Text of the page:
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PostPosted: Mon Dec 14, 2009 3:46 pm 
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Joined: Mon Dec 14, 2009 3:21 pm
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Several people have built a jib for sailing their kayaks successfully, and some are on a second or third version of the jib. After reading about their expiriences , I know what the winter project is for this year, a jib for a Revolution. Reinventing the wheel is not my priority, building and sailing a fast boat has more satisfaction. Has anyone put together a sketch of the jib and the hardware of their most recent jib?


tgoy


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PostPosted: Tue Dec 15, 2009 1:37 pm 
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Joined: Sun Aug 12, 2007 5:17 pm
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Location: Auckland NZ
Tgoy,

I am pleased to hear that someone else is planning to experiment with a jib - it is a useful addition to the sailing perfromance of these boats.

As to the design of the jib, while I use a 'proper' sail - a jib from a Topper sailboat; 1.8sqm I think - which has been cut (one assumes) with a reasonable sail shape, my experience suggests that the most important thing in relation to how the sails perform is to stay the mast.

The reason for this is that with the additional sail area the bend in the standard Hobie mast increases quite a bit. Now even with just the mainsail, mast bend is not good for sail shape and sail performance. But a jib is supported, not by a rigid stick, but by tension in a line (wire/rope) which is much softer than a mast and sail shape of a jib is therefore even more susceptible to lack of tension in the rig.

With the mast unstayed my jib was only really useable on downwind points of sail (from broad reach to full downwind) and then only in very light winds. On a downwind course the apparent windspeed affecting the sails is the true windspeed minus the downwind vector of the boat's speed over the ground i.e the apparent windspeed is less than the true windspeed and the force on the mast bending the mast, reducing luff tension in the jib and affecting sail shape is therefore reduced. Also if sailing due downwind sailshape is of lesser importance - a big balloon of a sail (e.g. a spinnaker) should be quite effective at catching the breeze: a perfect aerodynamic foil shape is of lesser importance than its wind-catching ability.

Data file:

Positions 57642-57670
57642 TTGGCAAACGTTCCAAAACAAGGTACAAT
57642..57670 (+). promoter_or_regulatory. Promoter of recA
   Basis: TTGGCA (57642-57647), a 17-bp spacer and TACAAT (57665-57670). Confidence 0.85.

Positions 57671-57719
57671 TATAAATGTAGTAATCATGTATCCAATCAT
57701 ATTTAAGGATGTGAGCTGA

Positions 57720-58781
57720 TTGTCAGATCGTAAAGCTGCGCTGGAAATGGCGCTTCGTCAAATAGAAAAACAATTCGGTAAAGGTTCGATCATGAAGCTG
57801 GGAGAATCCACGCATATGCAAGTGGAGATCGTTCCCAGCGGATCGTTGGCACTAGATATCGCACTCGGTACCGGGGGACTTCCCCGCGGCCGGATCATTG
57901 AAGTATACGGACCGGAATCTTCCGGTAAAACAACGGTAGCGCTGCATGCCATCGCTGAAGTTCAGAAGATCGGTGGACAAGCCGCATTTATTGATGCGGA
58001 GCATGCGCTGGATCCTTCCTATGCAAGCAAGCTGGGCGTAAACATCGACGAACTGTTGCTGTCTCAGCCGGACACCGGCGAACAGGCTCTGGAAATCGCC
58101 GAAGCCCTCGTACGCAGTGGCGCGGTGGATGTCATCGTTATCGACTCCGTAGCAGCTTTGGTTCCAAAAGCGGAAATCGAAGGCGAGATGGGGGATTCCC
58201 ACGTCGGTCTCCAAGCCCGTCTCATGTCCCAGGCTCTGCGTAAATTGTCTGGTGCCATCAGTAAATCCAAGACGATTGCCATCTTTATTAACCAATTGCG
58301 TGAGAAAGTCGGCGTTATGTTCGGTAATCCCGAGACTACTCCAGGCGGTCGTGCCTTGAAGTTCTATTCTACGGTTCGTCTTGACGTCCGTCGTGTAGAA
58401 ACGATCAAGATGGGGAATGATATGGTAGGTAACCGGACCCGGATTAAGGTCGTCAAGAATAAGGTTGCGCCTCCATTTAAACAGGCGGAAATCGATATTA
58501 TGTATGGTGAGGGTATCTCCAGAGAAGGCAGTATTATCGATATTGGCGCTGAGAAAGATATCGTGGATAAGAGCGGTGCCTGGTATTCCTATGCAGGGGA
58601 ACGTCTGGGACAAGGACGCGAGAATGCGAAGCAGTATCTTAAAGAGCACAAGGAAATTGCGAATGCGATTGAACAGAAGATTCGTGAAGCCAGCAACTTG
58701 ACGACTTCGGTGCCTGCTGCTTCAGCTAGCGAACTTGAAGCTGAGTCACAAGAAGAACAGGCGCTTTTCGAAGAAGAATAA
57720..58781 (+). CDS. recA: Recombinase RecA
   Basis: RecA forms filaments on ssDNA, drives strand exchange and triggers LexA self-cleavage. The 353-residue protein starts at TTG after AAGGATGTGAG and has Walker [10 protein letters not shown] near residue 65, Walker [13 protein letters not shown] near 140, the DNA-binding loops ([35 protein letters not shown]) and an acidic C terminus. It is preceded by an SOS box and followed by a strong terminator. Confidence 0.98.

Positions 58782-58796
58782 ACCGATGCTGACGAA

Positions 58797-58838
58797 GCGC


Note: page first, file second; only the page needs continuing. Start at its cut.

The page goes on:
With the mast unstayed cross/upwind sailing was not really feasible. When sailing upwind the apparent wind over the sails is the true windspeed plus the upwind vector of the boat's speed so the apparent windspeed is more than the actual windspeed. The effect on the force in the sails and on the mast is therefore greater and the impact on sail shape, especially the jib, even more marked. When sailing upwind and across the wind being able to maintain an aerodynamically efficient foil shape in the sails is also more important: when sailing downwind the sails are pushing (or pulling) the boat in the direction the wind wants them and it to go, however when sailing upwind the sails must push the boat in a direction that the wind doesn't want them and it to go, so the sails need to slice through the wind efficiently to lever the boat upwind against the counterforce of the keel. When I tried sailing upwind with main and jib the mast bend increased dramatically, the tension in the foretriangle (the luff of the jib) relaxed as the mast bend increased and the jib fell off to windward and lost all upwind pulling power.

Staying the mast has totally transformed the performance of my jib. I feel that whatever the cut of your jib the same transformation would occur by staying the Hobie mast because the issue (when an unstayed mast is being used to support the foretriangle) is how to maintain whatever shape your particular jib has, through tension in the foretriangle if you cannot create tension in the foretriangle because the mast bends under that tension.

The modification was pretty easy to make and very cheap (a few bits and bobs and bit of stitching on the sail's mast tube but no holes in my boat!). It is a bit fiddly (though still worth the effort IMO) in its current incarnation but I have a few improvements in mind which will make it a whole lot more manageable. With the mast stayed I can adjust the amount of tension in the foretriangle i.e. the forestay to maintain the shape of the jib on all points of sail because the mast is supported at the back. And because the mast is supported it bends a whole lot less thus improving the shape of the mainsail too (which is important: this is the more powerful sail of the two so there is more performance to be lost here through poor sail shape).

Now I can sail with main and jib on all points of sail and can use them in stronger winds without worrying about mast bend (the risk of a ducking remains, of course). I can comfortably get 4.5-5knots (GPS) out of the rig on a reach but am yet to test its true speed potential.


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